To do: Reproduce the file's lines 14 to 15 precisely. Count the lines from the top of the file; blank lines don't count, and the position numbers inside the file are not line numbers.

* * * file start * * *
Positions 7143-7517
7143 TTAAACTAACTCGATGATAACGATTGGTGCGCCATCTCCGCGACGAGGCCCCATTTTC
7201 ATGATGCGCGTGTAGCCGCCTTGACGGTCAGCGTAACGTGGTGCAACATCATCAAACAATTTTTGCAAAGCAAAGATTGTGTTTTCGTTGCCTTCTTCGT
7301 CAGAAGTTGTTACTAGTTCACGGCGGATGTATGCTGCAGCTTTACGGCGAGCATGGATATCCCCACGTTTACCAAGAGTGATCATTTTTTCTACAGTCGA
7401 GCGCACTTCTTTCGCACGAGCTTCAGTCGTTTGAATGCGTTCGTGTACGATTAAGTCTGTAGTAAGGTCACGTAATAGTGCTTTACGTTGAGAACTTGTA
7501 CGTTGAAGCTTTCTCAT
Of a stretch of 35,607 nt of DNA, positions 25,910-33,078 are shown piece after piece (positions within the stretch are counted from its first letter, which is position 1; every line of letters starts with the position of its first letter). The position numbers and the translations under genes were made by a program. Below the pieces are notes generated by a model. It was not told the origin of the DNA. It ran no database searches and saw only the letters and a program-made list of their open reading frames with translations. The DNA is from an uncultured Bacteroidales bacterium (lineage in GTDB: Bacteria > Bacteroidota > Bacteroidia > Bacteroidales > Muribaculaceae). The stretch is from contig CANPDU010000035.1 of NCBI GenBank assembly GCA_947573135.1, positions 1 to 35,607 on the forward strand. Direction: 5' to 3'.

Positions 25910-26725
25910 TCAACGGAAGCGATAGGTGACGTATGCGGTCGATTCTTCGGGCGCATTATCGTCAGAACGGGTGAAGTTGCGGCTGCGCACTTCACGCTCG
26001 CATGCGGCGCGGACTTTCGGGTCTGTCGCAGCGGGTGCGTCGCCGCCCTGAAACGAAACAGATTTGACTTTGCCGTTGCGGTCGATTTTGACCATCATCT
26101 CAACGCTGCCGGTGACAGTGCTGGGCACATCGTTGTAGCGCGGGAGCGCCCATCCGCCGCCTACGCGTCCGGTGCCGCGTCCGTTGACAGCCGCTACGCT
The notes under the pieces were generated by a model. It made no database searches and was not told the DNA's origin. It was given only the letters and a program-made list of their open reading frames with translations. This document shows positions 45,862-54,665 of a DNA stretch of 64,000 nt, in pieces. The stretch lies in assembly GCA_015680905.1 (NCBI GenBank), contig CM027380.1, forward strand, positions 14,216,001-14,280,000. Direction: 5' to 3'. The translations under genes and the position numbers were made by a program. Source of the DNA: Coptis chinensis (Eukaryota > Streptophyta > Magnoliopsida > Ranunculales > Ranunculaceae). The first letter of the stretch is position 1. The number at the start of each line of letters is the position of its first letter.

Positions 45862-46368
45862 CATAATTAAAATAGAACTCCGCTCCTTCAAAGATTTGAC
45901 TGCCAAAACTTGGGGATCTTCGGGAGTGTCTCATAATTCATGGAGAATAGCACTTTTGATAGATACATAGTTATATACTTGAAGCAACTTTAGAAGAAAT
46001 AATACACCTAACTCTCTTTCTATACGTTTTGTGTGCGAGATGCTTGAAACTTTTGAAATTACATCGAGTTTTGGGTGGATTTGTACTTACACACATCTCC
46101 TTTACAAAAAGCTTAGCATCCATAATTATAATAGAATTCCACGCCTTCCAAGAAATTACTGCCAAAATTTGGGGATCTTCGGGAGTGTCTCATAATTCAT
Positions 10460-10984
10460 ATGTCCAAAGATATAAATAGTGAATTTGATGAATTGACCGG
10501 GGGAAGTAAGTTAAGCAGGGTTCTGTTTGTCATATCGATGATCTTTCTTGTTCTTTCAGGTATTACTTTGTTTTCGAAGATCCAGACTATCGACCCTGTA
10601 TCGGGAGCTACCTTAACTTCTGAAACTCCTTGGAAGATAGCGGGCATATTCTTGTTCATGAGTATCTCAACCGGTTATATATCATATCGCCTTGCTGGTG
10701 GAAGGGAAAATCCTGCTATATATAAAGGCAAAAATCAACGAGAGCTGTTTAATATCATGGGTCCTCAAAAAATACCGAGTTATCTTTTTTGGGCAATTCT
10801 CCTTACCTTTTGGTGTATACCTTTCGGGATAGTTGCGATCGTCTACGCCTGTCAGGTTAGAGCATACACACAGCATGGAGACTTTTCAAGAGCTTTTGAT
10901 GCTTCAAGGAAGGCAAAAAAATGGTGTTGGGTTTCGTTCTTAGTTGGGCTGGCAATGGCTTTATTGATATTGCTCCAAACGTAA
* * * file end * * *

45862 CATAATTAAAATAGAACTCCGCTCCTTCAAAGATTTGAC
45901 TGCCAAAACTTGGGGATCTTCGGGAGTGTCTCATAATTCATGGAGAATAGCACTTTTGATAGATACATAGTTATATACTTGAAGCAACTTTAGAAGAAAT